The crowd behind them erupted into anarchy. The guards were too busy fighting one another to subdue the violence among the villagers. Hoghers pelted each other with fists, rocks, and anything they could pick up and use as a weapon. Several of them tried to rush Grimtar, only to be grabbed and thrown back by others. Grimtar’s lightning spell was interrupted when a stone hit him right in the hand, causing the lightning bolt to release prematurely and go off course, striking a building behind the High Shaman’s house and setting it ablaze.

Grimtar then decided to make a run for it and escape the bedlam. He did not know who he could trust among the rioting hoghers, but he knew he would be safer with any potential enemies on only one side of him.

The crowd behind him was breaking loose; several hoghers were charging him. Then, out of the corner of his eye, he spotted one of his missing guards. By the looks of him, the hogher had broken into the weapons stash and was carrying as many illegal axes as he could in a bundle. Grimtar shook his head and dashed the other way as fast as his aging legs could carry him, but he soon found his exit cut off by the other missing guards.

“You are mad, Grimtar, and it is time to get rid of you!” shouted one.

“Kneeling before humans? You are a coward. You dishonor the tribe!”

“Death before dishonor!”

The three traitorous guards charged him, their faces red with rage. Grimtar noticed they were redder than usual, even for hoghers, and moved particularly fast for being clad in full metal armor. Thinking quickly, he placed his palm on the ground, his eyes glowing green. Instantly, thick, gnarled tree roots burst forth from the earth in front of the traitors, causing all three of them to trip. They landed on their faces, their own momentum spinning them several feet forward to land right at the feet of Grimtar.

More hoghers appeared in the gap between the huts that Grimtar had planned to escape through. They, too, had broken into the weapons stash and now bore axes. The three he had tripped were also quickly returning to their feet. Grimtar had only one place to run to now – his shaman hut. An arrow whizzed past his head as he turned to the door of his home, the seat of power for the entire tribe.

Grimtar jumped through and slammed the door behind him, only to have the edge of an axe pierce through the wooden door with a deafening crash that shook the whole building. The shaman flinched as though it had actually struck his flesh. He knew the door would not hold long, so he desperately channeled more magical energy into the ground. The wooden floorboards burst open with thick, thorny bramble bushes, reinforcing the door even as the axe continued work on it like it was made of paper.

Grimtar stumbled from the front room into the audience chamber and then into his private quarters, panting heavily. Thunderous bangs against the door could be heard over the din of the battle outside. He knew he could only hold them off for so long, and although he had acquired tremendous magical power through decades of practice, his time-worn body could only handle so much spellcasting, much less running. Yet maybe, just maybe, it would be long enough, he thought. Desperately he dashed to his shelf of spellcasting ingredients. His hands trembled as he grabbed a jar containing crushed purple herbs. The pounding on the building caused the jars to dance on the shelf with each impact, and he fumbled a couple to the floor. Another jumped, crashed to the ground, and shattered from an especially violent strike on the door.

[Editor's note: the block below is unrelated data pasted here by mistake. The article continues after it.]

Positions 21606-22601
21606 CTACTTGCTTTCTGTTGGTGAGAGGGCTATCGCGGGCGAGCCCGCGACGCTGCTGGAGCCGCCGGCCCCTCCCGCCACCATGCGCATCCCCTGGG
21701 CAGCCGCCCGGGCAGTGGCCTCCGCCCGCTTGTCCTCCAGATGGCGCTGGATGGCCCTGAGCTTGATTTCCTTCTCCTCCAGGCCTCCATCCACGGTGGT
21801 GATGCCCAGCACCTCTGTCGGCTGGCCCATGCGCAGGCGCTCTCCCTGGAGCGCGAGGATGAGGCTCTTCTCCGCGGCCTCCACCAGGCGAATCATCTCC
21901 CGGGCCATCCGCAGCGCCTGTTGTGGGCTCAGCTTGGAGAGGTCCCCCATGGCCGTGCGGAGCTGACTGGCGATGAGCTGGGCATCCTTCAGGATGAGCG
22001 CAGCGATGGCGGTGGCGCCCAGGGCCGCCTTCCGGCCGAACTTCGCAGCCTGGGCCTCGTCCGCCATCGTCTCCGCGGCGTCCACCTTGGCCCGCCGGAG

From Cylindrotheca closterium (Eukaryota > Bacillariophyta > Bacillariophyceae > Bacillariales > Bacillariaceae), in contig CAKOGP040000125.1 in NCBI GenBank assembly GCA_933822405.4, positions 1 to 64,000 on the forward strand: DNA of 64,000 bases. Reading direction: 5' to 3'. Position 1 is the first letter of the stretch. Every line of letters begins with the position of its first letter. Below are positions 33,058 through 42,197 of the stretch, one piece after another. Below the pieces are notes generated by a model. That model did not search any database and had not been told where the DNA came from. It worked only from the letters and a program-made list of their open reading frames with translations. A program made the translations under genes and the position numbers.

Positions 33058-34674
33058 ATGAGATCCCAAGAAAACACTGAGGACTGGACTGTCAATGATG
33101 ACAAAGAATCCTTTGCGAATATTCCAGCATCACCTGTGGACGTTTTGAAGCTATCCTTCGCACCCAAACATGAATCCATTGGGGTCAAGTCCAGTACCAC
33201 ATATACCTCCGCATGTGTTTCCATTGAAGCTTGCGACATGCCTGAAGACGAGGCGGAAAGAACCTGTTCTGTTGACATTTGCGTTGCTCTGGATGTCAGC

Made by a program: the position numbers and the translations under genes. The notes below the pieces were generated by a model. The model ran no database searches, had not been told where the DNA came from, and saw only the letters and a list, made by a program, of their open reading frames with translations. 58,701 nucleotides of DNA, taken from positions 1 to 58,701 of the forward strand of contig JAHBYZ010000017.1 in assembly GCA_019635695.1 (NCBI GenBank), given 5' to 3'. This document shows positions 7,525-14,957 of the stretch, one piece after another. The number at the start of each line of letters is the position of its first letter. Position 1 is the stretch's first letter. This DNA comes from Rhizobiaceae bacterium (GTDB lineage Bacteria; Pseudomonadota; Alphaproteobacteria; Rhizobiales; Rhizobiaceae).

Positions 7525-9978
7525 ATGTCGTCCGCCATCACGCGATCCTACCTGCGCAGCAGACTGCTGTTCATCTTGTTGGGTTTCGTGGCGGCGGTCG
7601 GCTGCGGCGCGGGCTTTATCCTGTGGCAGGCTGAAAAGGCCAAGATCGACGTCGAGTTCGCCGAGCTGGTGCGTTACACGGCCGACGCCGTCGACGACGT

Grimtar hurriedly emptied the herbs into his cauldron and began to stir. Purple smoke emanated from it as he added to the blaze with own channeled fire magic. Outside, over the din of battle, yelling could be heard:

“I always knew you were a traitor, Gartan!”

“Hmph, you side with Grimtar…! I always knew you were yellow with cowardice, just like him!”

“Coward? I was just about to run you through!”

“Well then, it’s time we finish what we had started last moon. Time to die, Tangarth!”

Both of the old rivals charged each other, weapons drawn, right outside Grimtar’s chamber, but Grimtar was too focused on creating his potion to appreciate the irony of the situation. He was also too focused to notice that the pounding on the door had stopped. Furthermore, the intense, overpowering smell of the purple haze masked the scent of burning wood and thatch.

“Grimtar shall die a coward’s death!” yelled the red-robed shaman as he struck the shaman hut repeatedly with lightning bolts. Other hoghers began lobbing lit torches onto the roof of the hut and through the windows. Soon the whole building was ablaze. As the inferno grew, sparks from the fire began to spread to nearby dwellings. A plume of thick, black smoke drifted upward.

Grimtar’s hut was consumed utterly in flames.


The red shaman stepped over dead hoghers as he proceeded to the center of the village, some hours after the rebellion. He struck the massive, heavy drum, which was now on the ground on its side, its skin miraculously still intact after the earlier fires. He began to shout as the surviving hoghers gathered in the center of what remained of the village.

“I am Warlord Kitar, the new High Shaman!” he called. “Tonight, by my orders, we shall take the fight back to the humans!”

His voice was drowned out by a rising roaring cheer of the hoghers.

Leave a Reply

Your email address will not be published. Required fields are marked *